Frederiksted’s architecture differs from Christiansted because the town was partially burned down during an uprising in 1878 called Fireburn. Many of the buildings were rebuilt in the late Victorian style, with gingerbread trim that can be still be seen on buildings such as the Victoria House that stands at the corner of Market and Strand streets. A number of the original buildings still exist, so keep an eye out for these historic old places, such as the Customs House and St. Patrick’s Catholic Church.
Most visitors who come to St. Croix spend most of their time exploring Christiansted. It was once the capital of the Danish West Indies and still known today for its beautiful old buildings. The town has done an amazing job with maintaining its rich Danish colonial heritage; old churches, cobblestone walkways and other historical structures are definite sites of interest. The entire town is a National Historic Site.
Fascinating places to explore in Christiansted include:
- Fort Christiansvaern: the best-preserved fort of the five remaining Danish forts in the West Indies and a great example of Danish colonial military architecture. Although the yellow-brick fort was built to protect the area from pirates and rival imperialist nations, it never saw warfare. It later served as a jail, and was used for religious services.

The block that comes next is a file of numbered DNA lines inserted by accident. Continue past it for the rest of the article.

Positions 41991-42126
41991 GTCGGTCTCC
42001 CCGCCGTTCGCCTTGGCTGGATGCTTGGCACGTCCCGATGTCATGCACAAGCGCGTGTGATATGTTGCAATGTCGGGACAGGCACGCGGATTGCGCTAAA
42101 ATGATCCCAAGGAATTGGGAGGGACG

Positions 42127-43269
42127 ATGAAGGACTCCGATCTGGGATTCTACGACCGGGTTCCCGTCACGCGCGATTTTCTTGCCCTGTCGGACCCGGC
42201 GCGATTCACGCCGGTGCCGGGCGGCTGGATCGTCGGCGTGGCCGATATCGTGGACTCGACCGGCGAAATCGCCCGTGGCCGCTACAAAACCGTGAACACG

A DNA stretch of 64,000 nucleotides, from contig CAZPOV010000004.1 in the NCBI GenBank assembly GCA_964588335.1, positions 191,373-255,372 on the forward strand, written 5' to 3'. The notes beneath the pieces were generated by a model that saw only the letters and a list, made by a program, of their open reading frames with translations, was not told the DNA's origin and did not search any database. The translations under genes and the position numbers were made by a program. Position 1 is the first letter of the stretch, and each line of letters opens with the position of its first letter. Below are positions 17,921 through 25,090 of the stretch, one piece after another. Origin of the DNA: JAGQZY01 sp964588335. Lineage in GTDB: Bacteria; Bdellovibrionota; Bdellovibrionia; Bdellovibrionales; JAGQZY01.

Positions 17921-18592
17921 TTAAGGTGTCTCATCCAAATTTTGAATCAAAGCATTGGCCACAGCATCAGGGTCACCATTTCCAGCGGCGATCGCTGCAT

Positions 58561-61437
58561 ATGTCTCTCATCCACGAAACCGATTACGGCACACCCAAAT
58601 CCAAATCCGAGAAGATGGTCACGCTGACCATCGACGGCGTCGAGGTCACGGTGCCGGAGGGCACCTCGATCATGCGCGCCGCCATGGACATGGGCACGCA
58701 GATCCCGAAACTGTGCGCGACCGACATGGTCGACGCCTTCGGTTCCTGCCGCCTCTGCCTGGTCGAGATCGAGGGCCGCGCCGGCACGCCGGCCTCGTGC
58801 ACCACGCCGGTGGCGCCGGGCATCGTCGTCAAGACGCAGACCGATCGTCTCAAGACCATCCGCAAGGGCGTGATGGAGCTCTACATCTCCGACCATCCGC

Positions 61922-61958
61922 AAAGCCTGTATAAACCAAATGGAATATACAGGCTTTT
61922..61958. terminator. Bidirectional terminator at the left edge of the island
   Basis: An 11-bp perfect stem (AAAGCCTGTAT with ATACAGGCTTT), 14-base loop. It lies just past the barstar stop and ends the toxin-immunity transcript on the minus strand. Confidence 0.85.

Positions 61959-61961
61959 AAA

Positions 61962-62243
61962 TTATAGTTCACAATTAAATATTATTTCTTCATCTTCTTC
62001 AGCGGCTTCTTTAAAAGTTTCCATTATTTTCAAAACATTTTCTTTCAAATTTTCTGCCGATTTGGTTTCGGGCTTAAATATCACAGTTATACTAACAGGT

- Steeple Building: once St. Croix’s first Lutheran church, it is now a museum where visitors can learn about plantation life and the island’s history.
- The Old Scale House: an important part of the waterfront-trading scene during the Danish settlement. Built in 1855, sugar that was on its way out to Denmark and other countries was weighed and taxed here.
- Customs House: after their goods were weighed, merchants would stop by here to pay their taxes. This beautiful yellow building made of Danish brick is a mix of island and European architecture. The elegant staircase is a prime example of its European style while hurricane shutters illustrates the necessary adjustments that needed to be made for island living.
- The Government House: a grand old building that illustrates Danish construction when they were in control in the West Indies. This three-storey, Neoclassical edifice was constructed in 1747 and is surrounded by ornate gardens and courtyards. Government and cultural events are still held here.
- The Apothecary Hall: a 19th century Danish colonial pharmacy museum, the only one of its kind in the Western Hemisphere. It has some beautiful antique drug jars and interesting pharmaceutical equipment on display.
- The Lutheran Church: once the Dutch Reformed Church, this is the oldest church in Christiansted and is still in use. It is noted for its unusual, three-tiered Gothic tower.
- The Danish West India and Guinea Company Warehouse: the headquarters of the company in the 18th century, it was also a bustling slave market till the 19th century. It was also used as a military hub at one point. Today though, it is the town’s post office.
- Market Square: once a produce market in the 18th century, it has been restored and is now Market Square Mall, a popular shopping complex. Other places to do some shopping in Christiansted are along King, Company and Strand Streets. Make sure not to miss out on the little alleyways that snake in and out of these major streets, as there is a treasure trove of smaller boutiques. Shopping is tax-free here, so popular items to purchase are clothes, crystal, art, perfume, alcohol, china, jewellery and well as some Crucian souvenirs.